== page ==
WASHINGTON: Leaders of the G-7’s advanced economies are expected to decide whether or not to officially recognize the Taliban when they meet on Tuesday to discuss Afghanistan, according to two diplomatic sources. A promise is made.
US allies are still smart about Washington’s delay since the fall of Kabul on August 15, and foreign diplomats in Washington said cooperation would be a major topic of the call.
A European diplomat said, “The leaders of the G-7 will agree to coordinate on when and when they will recognize the Taliban.” “And they will be committed to continuing to work together.”
The Taliban’s lightning-fast takeover of the country this month, after US troops withdrew and President Ashraf Ghani fled, scuffled foreign governments and sparked a mass exodus from the country.
The leaders of the United States, Britain, Italy, France, Germany, Canada and Japan used unified official recognition or the possibility of new sanctions to prompt the Taliban to adhere to commitments to respect women’s rights and international relations. can do.
UK Prime Minister Boris Johnson will push for a unified approach during the G7 talks, which will also be attended by NATO Secretary-General Jane Stoltenberg and UN Secretary-General Antonio Guterres, UK’s envoy to the United States Karen Pierce said.
“We want to begin the process of developing a clear plan so that we can all deal with the new Afghan regime in an integrated and integrated manner,” Pierce told Reuters. “We will not judge the new regime by words, but by actions.”
Recognition is a political act taken by sovereign states with significant consequences, including allowing the Taliban access to foreign aid relied upon by previous Afghan governments. A 2020 agreement signed by the former Trump administration explicitly states that the group is “not recognized by the United States as a state.”
The “tool of recognition” is one of the most important remaining pieces of leverage that we have, said Anne Pforzheimer, a retired US diplomat who served as deputy chief of mission at the US Embassy in Kabul from 2017 to 2018.
It will be “infinitely more powerful” if it is well coordinated and ensures the new government is inclusive and recognizes Afghanistan’s human rights commitments, she said.
G7 leaders will also discuss a possible extension of Biden’s August 31 deadline to withdraw US forces, the United States and other countries to support Western civilians, NATO and US forces, and Afghans assisting other vulnerable people. To give more time to trace and extract, the sources said.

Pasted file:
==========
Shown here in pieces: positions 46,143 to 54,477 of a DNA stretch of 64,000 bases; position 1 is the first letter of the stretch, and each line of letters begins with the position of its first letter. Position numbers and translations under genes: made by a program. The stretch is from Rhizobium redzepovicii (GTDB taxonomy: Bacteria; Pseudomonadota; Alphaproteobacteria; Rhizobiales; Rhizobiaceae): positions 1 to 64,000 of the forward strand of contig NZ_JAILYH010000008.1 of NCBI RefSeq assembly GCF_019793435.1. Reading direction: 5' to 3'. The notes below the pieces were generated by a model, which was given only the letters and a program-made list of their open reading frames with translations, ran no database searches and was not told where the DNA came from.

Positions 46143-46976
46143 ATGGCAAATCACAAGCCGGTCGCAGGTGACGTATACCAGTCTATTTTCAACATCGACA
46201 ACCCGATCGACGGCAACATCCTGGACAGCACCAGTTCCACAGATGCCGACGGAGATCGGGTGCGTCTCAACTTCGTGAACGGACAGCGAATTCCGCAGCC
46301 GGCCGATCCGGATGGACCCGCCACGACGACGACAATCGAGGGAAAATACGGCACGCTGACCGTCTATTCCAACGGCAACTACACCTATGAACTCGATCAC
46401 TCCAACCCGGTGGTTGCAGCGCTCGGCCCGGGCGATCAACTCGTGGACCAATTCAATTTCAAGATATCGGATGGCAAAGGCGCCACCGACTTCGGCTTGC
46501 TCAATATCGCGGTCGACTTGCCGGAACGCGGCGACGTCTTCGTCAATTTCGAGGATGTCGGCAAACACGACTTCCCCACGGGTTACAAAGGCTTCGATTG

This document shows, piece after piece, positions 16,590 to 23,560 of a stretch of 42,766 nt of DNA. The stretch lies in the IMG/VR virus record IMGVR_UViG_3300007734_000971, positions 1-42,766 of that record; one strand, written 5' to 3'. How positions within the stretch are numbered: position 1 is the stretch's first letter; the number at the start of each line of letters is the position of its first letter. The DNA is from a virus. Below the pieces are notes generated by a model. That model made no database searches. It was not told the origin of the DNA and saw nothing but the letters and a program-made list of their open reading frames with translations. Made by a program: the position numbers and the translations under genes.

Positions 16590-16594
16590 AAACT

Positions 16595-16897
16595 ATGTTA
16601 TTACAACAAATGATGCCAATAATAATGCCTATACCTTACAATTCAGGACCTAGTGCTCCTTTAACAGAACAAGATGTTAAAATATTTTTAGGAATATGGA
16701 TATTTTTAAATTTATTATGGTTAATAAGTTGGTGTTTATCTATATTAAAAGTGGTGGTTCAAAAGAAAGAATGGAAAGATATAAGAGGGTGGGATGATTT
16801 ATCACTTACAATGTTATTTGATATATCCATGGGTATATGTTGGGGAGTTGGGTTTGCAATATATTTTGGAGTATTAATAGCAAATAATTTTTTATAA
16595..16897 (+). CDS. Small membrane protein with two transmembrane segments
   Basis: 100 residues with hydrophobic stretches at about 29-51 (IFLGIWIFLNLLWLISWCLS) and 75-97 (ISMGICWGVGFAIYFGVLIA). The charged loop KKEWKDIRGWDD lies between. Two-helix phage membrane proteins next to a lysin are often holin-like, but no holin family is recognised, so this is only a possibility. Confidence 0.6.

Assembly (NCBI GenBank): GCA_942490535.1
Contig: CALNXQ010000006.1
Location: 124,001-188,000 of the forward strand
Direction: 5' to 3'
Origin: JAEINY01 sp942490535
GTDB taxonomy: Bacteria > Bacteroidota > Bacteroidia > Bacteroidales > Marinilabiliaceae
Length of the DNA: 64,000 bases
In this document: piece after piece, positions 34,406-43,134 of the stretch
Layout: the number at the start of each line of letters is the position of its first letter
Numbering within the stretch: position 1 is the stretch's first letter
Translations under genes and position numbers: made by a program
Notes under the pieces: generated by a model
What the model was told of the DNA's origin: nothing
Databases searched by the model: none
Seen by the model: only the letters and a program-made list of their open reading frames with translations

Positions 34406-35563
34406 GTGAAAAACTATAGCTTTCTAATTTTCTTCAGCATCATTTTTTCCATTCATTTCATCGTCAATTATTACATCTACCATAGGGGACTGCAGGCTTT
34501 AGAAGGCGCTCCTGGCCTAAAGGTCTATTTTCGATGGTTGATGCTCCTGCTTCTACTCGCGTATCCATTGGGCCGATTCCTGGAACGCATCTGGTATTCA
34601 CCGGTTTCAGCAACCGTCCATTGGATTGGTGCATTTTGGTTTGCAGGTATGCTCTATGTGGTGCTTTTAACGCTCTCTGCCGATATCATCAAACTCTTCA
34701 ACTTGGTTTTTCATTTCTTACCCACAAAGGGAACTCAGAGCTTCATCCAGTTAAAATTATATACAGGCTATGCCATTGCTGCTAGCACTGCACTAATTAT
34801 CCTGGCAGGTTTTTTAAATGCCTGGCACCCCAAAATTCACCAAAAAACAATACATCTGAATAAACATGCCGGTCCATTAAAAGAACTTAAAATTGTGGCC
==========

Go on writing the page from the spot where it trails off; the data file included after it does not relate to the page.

Britain and France have been pressing for more time, but a Taliban official said foreign forces had not sought an extension and would not be granted if they did.
Sources said the G7 leaders would also commit to coordinating on any sanctions and resettlement of a wave of refugees.
Pierce said the G7 will take stock of the current evacuation efforts and is committed to closely coordinating further steps, including security, humanitarian aid and resettlement of refugees.
“We want to work together to make this important point that we do not want Afghanistan to be a breeding ground for terrorism. We do not want it to end up in its pre-9/11 position,” he said.
German Foreign Minister Heiko Maas said on Monday that Germany would pressure G7 partners to provide additional funding for humanitarian aid. “I believe that the G7 countries must fulfill their responsibilities and find a response to reduce the already acute humanitarian hardship in this region and it will increase in the coming weeks.”
Biden told reporters on Sunday that the United States was already working with the Taliban to facilitate the evacuation, but that the Islamist group had been “seeking legitimacy” for a long time.
That means it will need “extra help in terms of economic aid, trade and a whole range of things”, but the international response – including potential sanctions – will depend on their actions going forward.